Monday, September 30, 2013

Can Elephants Get Embarrassed? Spindle Cells and Social Emotions

By Sophie Wasserman

     At Think Elephants International, we talk a lot about the incredible cognitive capabilities of elephants, like their ability to recognize themselves in a mirror or understand cooperation, but a (relatively) recent neuroscientific discovery just might show us how elephants are capable of such complex social thought. In 2009, a team of researchers led by John Allman found von Economo Neurons (VENs) in the brains of African and Asian elephants. Named for the man who first discovered them in 1929, VENs are also called spindle neurons, because of their elongated spindle-shaped cell body. They are four times larger than the average brain cell and exhibit an atypical, elongated shape (see figure below).

Left: Typical pyramidal neuron in the brain
Right: von Economo neuron
via Wikimedia Commons

            So what’s the big deal? First, VENs are rare, once believed to only exist in the brains of humans and apes. But after testing hundreds of animals, researchers have shown that certain species of whales and dolphins, as well as elephants, also possess spindle cells. Second, and more importantly, spindle cells are found almost exclusively in the frontal insula (FI) and anterior cingulate cortex (ACC) (see figures below). These regions have a crucial role in generating social emotions like compassion, guilt, shame, or embarrassment, feelings that require an understanding of another person's opinion. The FI and ACC are also responsible for abilities like self-monitoring, perspective-taking, and even having a sense of humor. In other words, we use these regions when we try to interpret another person’s intentions, when we face a difficult moral dilemma, when we exhibit self-control, or when we recognize that we’ve made an error; in essence, the FI and ACC help us to gauge the emotions of those around us, and then enable these mood states to influence our own.

Frontal insula highlighted in yellow
via Wikimedia Commons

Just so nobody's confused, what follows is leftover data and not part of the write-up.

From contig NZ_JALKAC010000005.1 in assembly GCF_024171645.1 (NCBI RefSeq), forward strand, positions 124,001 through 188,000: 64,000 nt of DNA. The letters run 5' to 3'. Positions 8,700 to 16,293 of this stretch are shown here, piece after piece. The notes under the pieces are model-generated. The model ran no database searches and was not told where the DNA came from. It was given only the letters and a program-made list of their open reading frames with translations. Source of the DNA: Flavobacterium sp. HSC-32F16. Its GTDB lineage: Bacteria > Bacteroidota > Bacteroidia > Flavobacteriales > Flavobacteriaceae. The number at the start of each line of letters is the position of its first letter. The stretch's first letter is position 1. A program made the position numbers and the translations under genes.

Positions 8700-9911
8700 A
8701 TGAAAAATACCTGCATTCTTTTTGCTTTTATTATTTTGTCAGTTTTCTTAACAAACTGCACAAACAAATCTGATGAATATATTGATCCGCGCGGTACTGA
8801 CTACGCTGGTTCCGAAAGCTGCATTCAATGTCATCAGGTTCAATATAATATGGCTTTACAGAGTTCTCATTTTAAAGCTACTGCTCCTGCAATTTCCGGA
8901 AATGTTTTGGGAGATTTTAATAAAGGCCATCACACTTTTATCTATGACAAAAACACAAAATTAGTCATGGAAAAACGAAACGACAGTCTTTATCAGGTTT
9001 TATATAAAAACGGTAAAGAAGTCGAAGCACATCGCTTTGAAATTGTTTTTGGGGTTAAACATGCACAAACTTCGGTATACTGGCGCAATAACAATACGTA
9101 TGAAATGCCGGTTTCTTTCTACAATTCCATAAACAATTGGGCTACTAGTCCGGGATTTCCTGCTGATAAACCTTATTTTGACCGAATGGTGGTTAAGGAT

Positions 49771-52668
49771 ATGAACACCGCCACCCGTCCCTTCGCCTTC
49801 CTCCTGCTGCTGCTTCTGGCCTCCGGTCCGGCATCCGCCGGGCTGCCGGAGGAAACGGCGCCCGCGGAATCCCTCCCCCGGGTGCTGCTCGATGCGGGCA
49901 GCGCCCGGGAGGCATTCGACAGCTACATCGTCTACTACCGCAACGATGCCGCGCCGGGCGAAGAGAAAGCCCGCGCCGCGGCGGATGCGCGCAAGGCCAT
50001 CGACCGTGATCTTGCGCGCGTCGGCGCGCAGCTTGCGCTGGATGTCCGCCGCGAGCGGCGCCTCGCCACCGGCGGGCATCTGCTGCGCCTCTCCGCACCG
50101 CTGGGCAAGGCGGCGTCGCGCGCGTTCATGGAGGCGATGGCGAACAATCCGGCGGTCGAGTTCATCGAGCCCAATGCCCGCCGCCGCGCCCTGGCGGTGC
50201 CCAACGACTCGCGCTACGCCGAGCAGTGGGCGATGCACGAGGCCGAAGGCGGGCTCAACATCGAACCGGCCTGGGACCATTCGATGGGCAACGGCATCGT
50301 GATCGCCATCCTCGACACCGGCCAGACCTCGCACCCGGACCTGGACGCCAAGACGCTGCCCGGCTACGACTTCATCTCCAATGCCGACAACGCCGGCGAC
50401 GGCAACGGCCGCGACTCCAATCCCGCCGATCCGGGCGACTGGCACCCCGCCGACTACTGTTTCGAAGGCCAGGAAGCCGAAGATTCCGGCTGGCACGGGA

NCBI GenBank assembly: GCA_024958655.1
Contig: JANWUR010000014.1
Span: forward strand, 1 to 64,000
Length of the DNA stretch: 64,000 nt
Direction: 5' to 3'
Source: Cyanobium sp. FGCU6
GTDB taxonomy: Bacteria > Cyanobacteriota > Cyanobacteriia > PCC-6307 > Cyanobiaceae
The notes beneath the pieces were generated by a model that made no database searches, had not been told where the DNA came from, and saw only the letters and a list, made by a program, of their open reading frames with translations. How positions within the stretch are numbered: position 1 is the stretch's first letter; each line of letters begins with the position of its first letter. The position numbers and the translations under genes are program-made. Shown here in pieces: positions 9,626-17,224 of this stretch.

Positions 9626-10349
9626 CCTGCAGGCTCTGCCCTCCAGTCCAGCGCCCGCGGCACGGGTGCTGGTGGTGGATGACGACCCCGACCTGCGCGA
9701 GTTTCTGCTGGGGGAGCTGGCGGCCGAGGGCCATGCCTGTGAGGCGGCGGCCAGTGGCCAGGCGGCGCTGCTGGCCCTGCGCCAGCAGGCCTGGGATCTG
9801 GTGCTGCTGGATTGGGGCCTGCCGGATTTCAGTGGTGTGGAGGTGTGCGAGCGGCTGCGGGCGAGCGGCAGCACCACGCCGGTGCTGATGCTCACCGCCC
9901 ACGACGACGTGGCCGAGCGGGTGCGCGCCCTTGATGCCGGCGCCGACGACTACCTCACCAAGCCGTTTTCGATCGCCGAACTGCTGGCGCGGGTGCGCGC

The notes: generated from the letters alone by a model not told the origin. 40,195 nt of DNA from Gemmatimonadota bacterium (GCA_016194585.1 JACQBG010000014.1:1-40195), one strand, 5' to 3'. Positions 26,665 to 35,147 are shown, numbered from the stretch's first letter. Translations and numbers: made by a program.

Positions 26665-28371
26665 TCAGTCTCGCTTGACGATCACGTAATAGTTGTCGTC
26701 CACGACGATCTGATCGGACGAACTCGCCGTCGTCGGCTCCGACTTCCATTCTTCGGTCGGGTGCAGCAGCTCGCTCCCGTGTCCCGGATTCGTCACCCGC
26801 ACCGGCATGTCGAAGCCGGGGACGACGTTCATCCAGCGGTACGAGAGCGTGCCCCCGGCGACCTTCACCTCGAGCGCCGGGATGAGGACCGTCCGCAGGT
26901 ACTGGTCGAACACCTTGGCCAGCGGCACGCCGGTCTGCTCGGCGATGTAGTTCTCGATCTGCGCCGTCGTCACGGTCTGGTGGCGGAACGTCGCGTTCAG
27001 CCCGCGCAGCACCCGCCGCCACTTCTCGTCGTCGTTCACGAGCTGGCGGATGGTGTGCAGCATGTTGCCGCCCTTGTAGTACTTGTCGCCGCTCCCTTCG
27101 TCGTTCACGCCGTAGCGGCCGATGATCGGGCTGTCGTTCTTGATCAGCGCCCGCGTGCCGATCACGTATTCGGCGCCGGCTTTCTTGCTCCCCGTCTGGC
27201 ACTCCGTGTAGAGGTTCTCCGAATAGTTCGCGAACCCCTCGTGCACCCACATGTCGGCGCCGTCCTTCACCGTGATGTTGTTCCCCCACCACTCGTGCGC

Anterior cingulate cortex highlighted in yellow
via Wikimedia Commons

         Allman’s working theory is that VENs are responsible for rapid adaptation to changing social contexts, because their large size allows them to transmit information faster than almost any other neuron. Like a link to our own mental mood ring, the spindle cells tell other areas of our brain how our friends es like we nsible forve  feel about us, saturating different parts of our cortex in a specific emotion and allowing for alterations in our behavior to suit the occasion. They could be the reason why we feel embarrassed by our parents, they probably allowed our ancestors to gauge who was trustworthy in battle, and they are a likely explanation for why elephants can understand the concept behind cooperation. Awareness of “other” is first dependent upon the distinction of “self,” and spindle cells facilitate the system by which we use input from the “other” to regulate the actions of the “self.”
            Supporting Allman’s theory, VENs in humans emerge mainly during the first three years after birth and become most active around the same age that toddlers start exhibiting mirror self-recognition and social emotions like guilt and shame. Studies of patients with autism, a spectrum of disorders characterized by a lack of social intuition, showed that the patients exhibited misaligned or abnormally located spindle cells. However, from this study alone, we cannot deduce which came first: social impairment or atypical VENs.

Toddler exploring a mirror; recognition of self
typically develops around 15-18 months of age
via Wikimedia Commons